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Book Review: Wolves

by Nancy Gibson


      Taking an entire world of information on a given subject and distilling it into a useful introduction takes both a thorough knowledge of that subject, and great skill as a writer. In Wolves, Nancy Gibson provides an excellent example of how it should be done.

      Gibson's work as naturalist for the Emmy-award-winning PBS show Newton's Apple, and co-founder of the International Wolf Center in Minnesota have apparently shown her both what people want to know, and what they need to know about wolves to understand the much-maligned species.

      The book includes 52 beautiful colour photos of wolves around the world, from Africa to Siberia, from a domesticated wolf-dog hybrid to the dominance stances used in establishing a wolf pack's power hierarchy. Many of the photos are by Lynn and Donna Rogers, but images from people such as renowned wolf expert L. David Mech are also included.

      Wolves are no longer commonly seen in the wild, and "Wolves" begins by taking the reader into the world of a wolf researcher to show the thrill that such a sighting can produce: "Suddenly the branches cracked and seemingly out of nowhere two wolves appeared and began to run toward me. For me - and my pulsing heart - this was the glimpse of wild wolves that had eluded me for years."

      Gibson discusses some basic features of the life of wolves, from pack size to the social development of pups. This is followed by an excellent section on the 2 species of wolves (Red and Gray), and 7 of the 14 subspecies of gray wolf around the world.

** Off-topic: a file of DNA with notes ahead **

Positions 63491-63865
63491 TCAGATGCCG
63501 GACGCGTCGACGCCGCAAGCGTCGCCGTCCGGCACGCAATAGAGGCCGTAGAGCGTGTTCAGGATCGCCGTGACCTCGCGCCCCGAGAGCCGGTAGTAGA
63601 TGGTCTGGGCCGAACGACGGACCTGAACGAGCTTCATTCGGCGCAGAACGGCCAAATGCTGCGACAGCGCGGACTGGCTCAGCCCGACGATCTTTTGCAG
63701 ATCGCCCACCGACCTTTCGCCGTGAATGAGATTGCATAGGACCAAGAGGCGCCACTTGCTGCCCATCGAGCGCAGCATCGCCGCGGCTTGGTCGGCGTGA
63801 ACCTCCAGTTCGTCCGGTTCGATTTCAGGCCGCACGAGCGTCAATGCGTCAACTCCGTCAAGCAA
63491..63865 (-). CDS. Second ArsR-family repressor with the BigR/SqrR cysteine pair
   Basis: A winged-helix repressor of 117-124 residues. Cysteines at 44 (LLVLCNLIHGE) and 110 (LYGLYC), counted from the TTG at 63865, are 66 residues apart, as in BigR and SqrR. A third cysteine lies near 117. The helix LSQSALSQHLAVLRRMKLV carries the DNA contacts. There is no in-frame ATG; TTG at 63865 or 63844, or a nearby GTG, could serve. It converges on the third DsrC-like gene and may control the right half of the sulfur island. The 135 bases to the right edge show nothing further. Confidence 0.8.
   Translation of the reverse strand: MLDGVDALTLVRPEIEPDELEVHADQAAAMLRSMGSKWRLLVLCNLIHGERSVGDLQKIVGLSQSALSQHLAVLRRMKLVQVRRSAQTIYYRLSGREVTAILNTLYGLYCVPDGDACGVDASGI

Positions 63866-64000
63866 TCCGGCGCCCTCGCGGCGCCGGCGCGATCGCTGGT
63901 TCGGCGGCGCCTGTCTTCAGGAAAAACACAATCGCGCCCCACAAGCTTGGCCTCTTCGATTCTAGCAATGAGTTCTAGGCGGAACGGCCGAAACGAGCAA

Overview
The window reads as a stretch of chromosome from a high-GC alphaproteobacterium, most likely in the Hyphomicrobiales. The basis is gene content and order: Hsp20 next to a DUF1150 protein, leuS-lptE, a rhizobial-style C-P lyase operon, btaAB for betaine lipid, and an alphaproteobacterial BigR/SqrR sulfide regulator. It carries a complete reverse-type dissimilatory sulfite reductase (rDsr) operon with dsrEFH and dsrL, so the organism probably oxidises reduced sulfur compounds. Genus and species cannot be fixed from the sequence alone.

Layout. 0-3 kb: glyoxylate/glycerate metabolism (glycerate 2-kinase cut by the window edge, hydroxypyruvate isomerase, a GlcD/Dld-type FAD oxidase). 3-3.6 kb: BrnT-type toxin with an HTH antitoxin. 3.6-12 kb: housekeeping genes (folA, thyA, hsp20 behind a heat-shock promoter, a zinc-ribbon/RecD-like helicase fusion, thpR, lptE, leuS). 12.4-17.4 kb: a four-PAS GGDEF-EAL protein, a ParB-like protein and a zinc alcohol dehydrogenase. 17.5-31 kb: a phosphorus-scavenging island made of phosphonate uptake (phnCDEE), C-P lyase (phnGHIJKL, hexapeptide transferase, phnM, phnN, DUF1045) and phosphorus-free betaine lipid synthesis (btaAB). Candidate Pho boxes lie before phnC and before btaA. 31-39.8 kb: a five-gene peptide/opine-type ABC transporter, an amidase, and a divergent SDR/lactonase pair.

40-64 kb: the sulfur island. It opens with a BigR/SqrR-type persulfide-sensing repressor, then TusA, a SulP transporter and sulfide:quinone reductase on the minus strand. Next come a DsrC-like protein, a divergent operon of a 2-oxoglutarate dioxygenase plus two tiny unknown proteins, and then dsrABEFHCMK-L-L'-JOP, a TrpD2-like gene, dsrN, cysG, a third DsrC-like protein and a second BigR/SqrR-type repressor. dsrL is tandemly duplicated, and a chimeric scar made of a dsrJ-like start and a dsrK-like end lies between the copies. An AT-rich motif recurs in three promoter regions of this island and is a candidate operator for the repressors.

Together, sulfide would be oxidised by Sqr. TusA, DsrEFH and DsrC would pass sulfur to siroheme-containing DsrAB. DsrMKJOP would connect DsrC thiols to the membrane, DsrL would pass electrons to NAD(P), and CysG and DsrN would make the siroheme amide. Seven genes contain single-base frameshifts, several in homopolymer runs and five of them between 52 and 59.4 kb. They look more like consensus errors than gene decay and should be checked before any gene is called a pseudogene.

Possibly the most useful features of this book, however, are the sections on "Lupine Lore," in which the author debunks some of the common wolf myths (including some advanced by well-known authors such as Farley Mowat), and the state of international wolf conservation efforts. This is where Gibson's comprehensive knowledge of the wolf becomes most apparent. Although she makes it clear that Minnesota has been the source of a great deal of what we know about wolves, a broad perspective is successfully maintained.

      Given Gibson's background, it must have been very difficult to keep a professional voice in the section "War on Wolves," which describes attempts to eliminate wolves through the ages. The examples provided, however, are informative rather than sensationalist.

      Wolves provides a well-rounded introduction to Canis lupus, as well as being entertaining reading and a visual treat, and will be a valuable addition to school libraries in particular.

Wolves
by Nancy Gibson
ISBN 089658299X
Publisher: Voyageur Press, 1996
Available at Amazon




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